LOS ANGELES—Gang injunctions that subject thousands of Los Angeles residents to probation-like conditions without a hearing violate due process rights under the United States and California constitutions and should be immediately suspended, according to a complaint filed today by the ACLU of Southern California (ACLU SoCal), the Urban Peace Institute, and the law firm Munger, Tolles & Olson LLP.
The complaint against Los Angeles police and city officials was filed in U.S. District Court for the Central District of California on behalf of the Youth Justice Coalition, which has been advocating for residents unjustly accused of gang activity, and two individuals who were placed on gang injunction orders without any prior hearing on whether they were actually gang members—Peter Arellano, an Echo Park resident, and Jose Reza, formerly of Ramona Gardens. The case, which was brought as a class action, also seeks to represent the nearly ten thousand Los Angeles residents—mostly men of color—who were also served with the injunctions without a prior hearing or other opportunity to challenge accusations that they were gang members.
“The city’s use of gang injunctions criminalizes young people of color, as evidenced by the fact that all 46 injunctions target black or brown communities,” said Kim McGill, organizer for the Youth Justice Coalition. “The police label people as gang members and strip them of their basic Constitutional and human rights, severely limiting their access to employment, education, housing and other essential services.”
Gang injunctions are civil court orders obtained by the Los Angeles Police Department and the Los Angeles City Attorney’s office that prohibit alleged “nuisance activities” of a gang in designated areas. The injunctions prohibit a wide range of otherwise lawful conduct, including associating with other supposed gang members, including immediate family; drinking alcohol in public, including in a restaurant; and wearing certain types of clothing. Violation can lead to arrest, fines, and up to six months in jail.
The city has obtained 46 injunctions by suing the gang entity itself as an “unincorporated association.” All of the injunctions were granted by default when the gang failed to litigate the case. LAPD officers and deputy city attorneys then make a determination behind closed doors and unilaterally to decide who should be subjected to the parole-like conditions of the injunctions, based on vague guidelines that supposedly indicate gang membership, such as whether a person wears certain brands of clothing, hangs out with other suspected gang members, or spends time in suspected gang areas. The city provides individuals no warning before service, no notice of what evidence the city has that they are gang members, and no opportunity for a hearing or any other means to challenge the allegations against them.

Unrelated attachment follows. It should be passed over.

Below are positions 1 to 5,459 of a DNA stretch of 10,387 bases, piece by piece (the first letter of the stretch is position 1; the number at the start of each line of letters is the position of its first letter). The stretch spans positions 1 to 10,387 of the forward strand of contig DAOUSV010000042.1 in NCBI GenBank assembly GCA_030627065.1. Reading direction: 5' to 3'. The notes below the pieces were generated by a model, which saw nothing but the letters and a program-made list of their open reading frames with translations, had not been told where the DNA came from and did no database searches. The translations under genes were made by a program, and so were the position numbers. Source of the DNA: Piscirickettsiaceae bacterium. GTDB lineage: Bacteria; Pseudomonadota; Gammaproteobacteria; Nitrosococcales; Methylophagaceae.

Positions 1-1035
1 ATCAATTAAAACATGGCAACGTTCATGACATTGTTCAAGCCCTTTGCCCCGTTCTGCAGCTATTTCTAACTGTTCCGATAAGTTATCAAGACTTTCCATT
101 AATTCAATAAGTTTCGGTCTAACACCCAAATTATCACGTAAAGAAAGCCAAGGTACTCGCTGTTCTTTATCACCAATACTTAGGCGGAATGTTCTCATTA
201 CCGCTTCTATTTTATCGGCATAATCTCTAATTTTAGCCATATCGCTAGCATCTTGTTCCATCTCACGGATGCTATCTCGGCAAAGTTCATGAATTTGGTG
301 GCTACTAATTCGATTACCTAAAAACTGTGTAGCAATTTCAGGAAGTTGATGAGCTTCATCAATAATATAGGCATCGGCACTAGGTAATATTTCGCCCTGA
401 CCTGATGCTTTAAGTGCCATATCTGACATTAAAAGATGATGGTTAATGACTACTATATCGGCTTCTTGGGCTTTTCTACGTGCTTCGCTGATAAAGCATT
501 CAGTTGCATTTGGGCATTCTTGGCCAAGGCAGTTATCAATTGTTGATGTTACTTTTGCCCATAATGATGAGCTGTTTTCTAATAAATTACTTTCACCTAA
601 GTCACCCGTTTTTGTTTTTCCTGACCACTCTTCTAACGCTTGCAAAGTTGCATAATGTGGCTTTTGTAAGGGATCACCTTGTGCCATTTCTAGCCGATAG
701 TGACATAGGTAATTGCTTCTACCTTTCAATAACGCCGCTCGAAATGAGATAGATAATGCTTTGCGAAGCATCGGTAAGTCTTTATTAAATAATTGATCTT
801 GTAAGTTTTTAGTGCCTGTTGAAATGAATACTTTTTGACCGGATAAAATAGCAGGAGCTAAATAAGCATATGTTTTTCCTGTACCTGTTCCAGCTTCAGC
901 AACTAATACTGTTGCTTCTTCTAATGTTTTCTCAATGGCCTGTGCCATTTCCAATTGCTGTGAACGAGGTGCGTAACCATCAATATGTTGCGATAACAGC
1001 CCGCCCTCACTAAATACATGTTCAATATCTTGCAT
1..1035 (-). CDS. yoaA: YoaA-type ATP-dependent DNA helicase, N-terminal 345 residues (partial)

“The LAPD and City Attorney’s office use gang injunctions to flaunt one of the most basic principles of fairness in American law,” said Carmen Iguina, staff attorney at the ACLU SoCal. “Police and prosecutors shouldn’t be able to decide to arrest a person for ordinary activity like walking down the street with a friend or drinking a beer in a restaurant, just because they think someone is a gang member. Due process means that the government can’t restrict a person’s freedom without a hearing or other opportunity to be heard.”
Gang injunctions can have a devastating effect on the lives of those subject to them. The injunctions place people under threat of arrest on charges of violating the gang injunction for any number of day-to-day activities, including associating with their own family members or merely possessing such commonplace items as a highlighter. Many have lost jobs, educational opportunities, and even their housing as a result. “Getting off the injunction is not an easy task,” said Joshua Green, an attorney with the Urban Peace Institute. “The process can take years, and the decision is still entirely up to the City. Very few people succeed.”
The complaint names as defendants the City of Los Angeles, City Attorney Mike Feuer, LAPD Chief Charlie Beck and other city officials. It asks the court to prohibit enforcement of the city’s gang injunctions until the city provides adequate process and to declare that subjecting people to injunctions in this fashion violates U.S. and California constitutional law.
“Not long ago, the Ninth Circuit Court of Appeals ruled that the Orange County District Attorney’s very same practice of subjecting individuals to gang injunctions without affording them any process was unconstitutional,” said Jacob S. Kreilkamp, a partner at the law firm of Munger, Tolles & Olson LLP, who was also co-counsel in that case, Vasquez v. Rackauckas. “It is a shame that the City of Los Angeles has forced us to bring suit when it should have just complied with the holding in that case.”